Still warm amidst his panting hounds apart.
Or shall we paint a maid with vermeil cheek,
Who, with her page behind, to vespers fares,
Beside her mother, dreamy-eyed and meek,
And on her half-oped lips forgets her prayers,
Trembles midst echoing columns, hearkening
To hear her bold knight's clanging spurs outring.
Or shall we bid the heroes of old France
Scale full equipped the battlemented wall,
And so revive the simple-strained romance
Their fame inspired our troubadours withal?
Or shall we clothe soft elegies in white?
Or bid the man of Waterloo recite
His story, and the crop mown by his art,
Or ere the herald of eternal night
On his green mound with fatal wing did smite
And cross his hands above his iron heart?
Or shall we gibbet on some satire here
The name thrice-bought of some pale pamphleteer,
Who, hunger-goaded, from his haunts obscure,
Dared, quivering with impotence and spite,
Insult the hope on Genius' brow of light,
And gnaw the wreath his breath had made impure?
The lyre! the lyre! I can be still no more.
Upon the breath of spring my pinions fly.
The air supports me-from the earth I soar,
Thou weepest-God has heard-the hour is nigh!

Dear sister, if thou ask but this,
From friendly lips a gentle kiss,
Or one soft tear from kindly eyes,
These will I gladly give to thee.
Our love remember tenderly,
If thou remountest to the skies.
No longer I of hope shall sing,
Of fame or joy, of love or art,
Alas, not even of suffering,
My lips are locked-I lean and cling,
To hear the whisper of my heart.

What! am I like the autumn breeze for you,
Which feeds on tears even to the very grave,
For whom all grief is but a drop of dew?
O poet, but one kiss-'t was I who gave.
The weed I fain would root from out this sod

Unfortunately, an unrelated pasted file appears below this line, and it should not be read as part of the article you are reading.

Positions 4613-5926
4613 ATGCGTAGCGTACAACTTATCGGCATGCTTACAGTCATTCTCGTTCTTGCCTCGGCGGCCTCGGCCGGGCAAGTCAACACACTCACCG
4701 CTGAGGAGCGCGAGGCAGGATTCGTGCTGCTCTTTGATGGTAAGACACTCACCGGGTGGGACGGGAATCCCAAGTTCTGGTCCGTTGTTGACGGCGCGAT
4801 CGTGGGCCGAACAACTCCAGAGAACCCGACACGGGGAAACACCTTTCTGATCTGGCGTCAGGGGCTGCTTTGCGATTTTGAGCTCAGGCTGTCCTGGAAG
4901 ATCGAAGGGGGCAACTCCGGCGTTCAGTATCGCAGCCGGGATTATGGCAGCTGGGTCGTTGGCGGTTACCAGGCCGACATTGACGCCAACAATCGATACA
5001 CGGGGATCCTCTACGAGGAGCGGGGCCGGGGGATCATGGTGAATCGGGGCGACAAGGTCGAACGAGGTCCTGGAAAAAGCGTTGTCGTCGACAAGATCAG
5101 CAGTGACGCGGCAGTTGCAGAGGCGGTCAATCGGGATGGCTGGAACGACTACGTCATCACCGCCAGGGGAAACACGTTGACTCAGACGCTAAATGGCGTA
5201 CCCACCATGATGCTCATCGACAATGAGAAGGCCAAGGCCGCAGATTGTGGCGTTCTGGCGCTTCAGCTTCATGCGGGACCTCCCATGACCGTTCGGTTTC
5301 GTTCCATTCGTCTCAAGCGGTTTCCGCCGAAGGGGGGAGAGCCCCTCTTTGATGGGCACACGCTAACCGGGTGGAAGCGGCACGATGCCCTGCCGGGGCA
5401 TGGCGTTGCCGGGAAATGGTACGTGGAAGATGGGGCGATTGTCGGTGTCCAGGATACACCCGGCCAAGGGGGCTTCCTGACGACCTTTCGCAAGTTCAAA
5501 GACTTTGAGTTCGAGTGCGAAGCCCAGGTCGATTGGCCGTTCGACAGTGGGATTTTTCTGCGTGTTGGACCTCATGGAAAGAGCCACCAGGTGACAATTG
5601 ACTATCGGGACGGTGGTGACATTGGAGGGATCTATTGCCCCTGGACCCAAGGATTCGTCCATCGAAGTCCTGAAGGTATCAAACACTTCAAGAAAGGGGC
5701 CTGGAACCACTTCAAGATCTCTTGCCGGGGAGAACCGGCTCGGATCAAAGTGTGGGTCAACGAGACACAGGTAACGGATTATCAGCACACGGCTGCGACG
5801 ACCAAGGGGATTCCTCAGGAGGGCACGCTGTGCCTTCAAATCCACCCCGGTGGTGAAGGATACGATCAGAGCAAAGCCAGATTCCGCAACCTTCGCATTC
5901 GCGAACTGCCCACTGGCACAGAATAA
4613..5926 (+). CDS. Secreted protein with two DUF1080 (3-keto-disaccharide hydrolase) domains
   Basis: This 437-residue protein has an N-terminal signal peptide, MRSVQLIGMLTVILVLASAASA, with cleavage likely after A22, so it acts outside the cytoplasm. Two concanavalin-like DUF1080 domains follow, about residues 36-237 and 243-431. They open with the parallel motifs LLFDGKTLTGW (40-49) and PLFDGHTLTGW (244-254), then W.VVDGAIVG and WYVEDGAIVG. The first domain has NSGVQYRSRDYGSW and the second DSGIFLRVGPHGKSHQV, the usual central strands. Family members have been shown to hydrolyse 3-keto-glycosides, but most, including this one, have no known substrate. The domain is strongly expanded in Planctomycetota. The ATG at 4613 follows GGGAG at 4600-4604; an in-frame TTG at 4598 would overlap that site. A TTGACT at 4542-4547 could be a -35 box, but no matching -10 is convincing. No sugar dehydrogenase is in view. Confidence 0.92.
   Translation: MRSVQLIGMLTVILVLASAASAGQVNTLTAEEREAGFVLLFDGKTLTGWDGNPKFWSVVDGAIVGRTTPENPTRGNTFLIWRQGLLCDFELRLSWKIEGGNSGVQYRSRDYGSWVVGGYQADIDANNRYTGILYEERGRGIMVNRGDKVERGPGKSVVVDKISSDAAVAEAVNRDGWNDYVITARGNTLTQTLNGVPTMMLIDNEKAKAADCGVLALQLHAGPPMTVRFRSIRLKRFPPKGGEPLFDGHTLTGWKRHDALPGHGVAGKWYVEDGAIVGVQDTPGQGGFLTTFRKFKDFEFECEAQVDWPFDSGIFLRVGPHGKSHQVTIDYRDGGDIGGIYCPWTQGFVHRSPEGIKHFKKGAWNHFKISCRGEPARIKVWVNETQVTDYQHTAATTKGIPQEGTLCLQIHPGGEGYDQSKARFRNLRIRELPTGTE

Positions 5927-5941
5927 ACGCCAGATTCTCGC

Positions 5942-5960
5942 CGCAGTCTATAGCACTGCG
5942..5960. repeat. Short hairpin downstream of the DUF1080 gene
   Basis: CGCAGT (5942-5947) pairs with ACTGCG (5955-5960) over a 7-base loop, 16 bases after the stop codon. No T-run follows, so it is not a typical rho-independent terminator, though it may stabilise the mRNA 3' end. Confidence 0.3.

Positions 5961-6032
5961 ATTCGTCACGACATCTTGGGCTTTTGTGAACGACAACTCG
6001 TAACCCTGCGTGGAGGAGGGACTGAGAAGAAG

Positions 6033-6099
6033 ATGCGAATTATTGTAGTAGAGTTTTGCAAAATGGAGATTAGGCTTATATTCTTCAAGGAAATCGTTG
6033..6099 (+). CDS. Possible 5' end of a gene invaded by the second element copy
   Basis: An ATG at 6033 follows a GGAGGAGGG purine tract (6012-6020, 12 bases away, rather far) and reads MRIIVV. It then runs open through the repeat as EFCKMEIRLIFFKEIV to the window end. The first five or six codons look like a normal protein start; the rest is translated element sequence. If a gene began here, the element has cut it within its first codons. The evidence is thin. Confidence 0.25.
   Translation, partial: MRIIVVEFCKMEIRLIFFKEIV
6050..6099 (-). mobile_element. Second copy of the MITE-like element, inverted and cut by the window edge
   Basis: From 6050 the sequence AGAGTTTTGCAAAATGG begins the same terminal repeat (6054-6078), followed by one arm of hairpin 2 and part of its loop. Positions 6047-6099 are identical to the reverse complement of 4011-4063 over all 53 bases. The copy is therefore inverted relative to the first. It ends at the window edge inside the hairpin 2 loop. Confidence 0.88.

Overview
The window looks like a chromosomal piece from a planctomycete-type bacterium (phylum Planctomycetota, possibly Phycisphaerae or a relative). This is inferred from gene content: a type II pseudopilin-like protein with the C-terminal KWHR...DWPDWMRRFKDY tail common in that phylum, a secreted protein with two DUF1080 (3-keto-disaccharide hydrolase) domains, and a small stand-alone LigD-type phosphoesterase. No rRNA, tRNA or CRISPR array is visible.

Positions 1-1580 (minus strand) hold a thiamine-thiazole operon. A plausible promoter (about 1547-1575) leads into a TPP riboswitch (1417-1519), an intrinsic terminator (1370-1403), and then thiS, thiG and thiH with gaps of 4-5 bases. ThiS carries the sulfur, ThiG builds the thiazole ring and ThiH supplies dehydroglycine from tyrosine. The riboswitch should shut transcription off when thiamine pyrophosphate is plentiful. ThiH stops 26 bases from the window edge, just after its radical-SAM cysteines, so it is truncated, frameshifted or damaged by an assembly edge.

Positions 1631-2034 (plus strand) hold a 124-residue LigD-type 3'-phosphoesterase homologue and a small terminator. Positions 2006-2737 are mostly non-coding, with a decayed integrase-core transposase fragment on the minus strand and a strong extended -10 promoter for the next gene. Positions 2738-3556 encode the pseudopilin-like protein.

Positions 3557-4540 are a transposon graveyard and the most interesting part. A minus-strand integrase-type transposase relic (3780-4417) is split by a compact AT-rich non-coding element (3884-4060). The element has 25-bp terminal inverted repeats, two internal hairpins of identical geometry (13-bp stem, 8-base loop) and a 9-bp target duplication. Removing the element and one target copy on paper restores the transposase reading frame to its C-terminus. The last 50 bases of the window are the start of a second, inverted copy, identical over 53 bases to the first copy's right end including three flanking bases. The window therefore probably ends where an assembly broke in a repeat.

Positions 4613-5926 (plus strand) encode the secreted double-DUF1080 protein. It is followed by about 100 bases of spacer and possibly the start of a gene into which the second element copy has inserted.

Is thine own sloth-thy grief belongs to God.
Whatever sorrow thy young heart have found,
Open it well, this ever-sacred wound
Dealt by dark angels-give thy soul relief.
Naught makes us nobler than a noble grief.
Yet deem not, poet, though this pain have come,
That therefore, here below, thou mayst be dumb.
Best are the songs most desperate in their woe-
Immortal ones, which are pure sobs I know.
When the wave-weary pelican once more,
Midst evening-vapors, gains his nest of reeds,
His famished brood run forward on the shore
To see where high above the surge he speeds.
As though even now their prey they could destroy,
They hasten to their sire with screams of joy,
On swollen necks wagging their beaks, they cry;
He slowly wins at last a lofty rock,
Shelters beneath his drooping wing his flock,
And, a sad fisher, gazes on the sky.
Adown his open breast the blood flows there;
Vainly he searched the ocean's deepest part,
The sea was empty and the shore was bare,
And for all nourishment he brings his heart.
Sad, silent, on the stone, he gives his brood
His father-entrails and his father-blood,
Lulls with his love sublime his cruel pain,
And, watching on his breast the ruddy stain,
Swoons at the fatal banquet from excess
Of horror and voluptuous tenderness.
Sudden amidst the sacrifice divine,
Outworn with such protracted suffering,
He fears his flock may let him live and pine;
Then up he starts, expands his mighty wing,
Beating his heart, and with a savage cry
Bids a farewell of such funereal tone
That the scared seabirds from their rock-nests fly,
And the late traveller on the beach alone
Commends his soul to God-for death floats by.
Even such, O poet, is the poet's fate.
His life sustains the creatures of a day.
The banquets served upon his feasts of state
Are like the pelican's-sublime as they.
And when he tells the world of hopes betrayed,
Forgetfulness and grief, of love and hate,
His music does not make the heart dilate,
His eloquence is as an unsheathed blade,
Tracing a glittering circle in mid-air,
While blood drips from the edges keen and bare.

O Muse, insatiate soul, demand
No more than lies in human power.
Man writes no word upon the sand
Even at the furious whirlwind's hour.
There was a time when joyous youth
Forever fluttered at my mouth,
A merry, singing bird, just freed.
Strange martyrdom has since been mine,
Should I revive its slightest sign,
At the first note, my lyre and thine
Would snap asunder like a reed.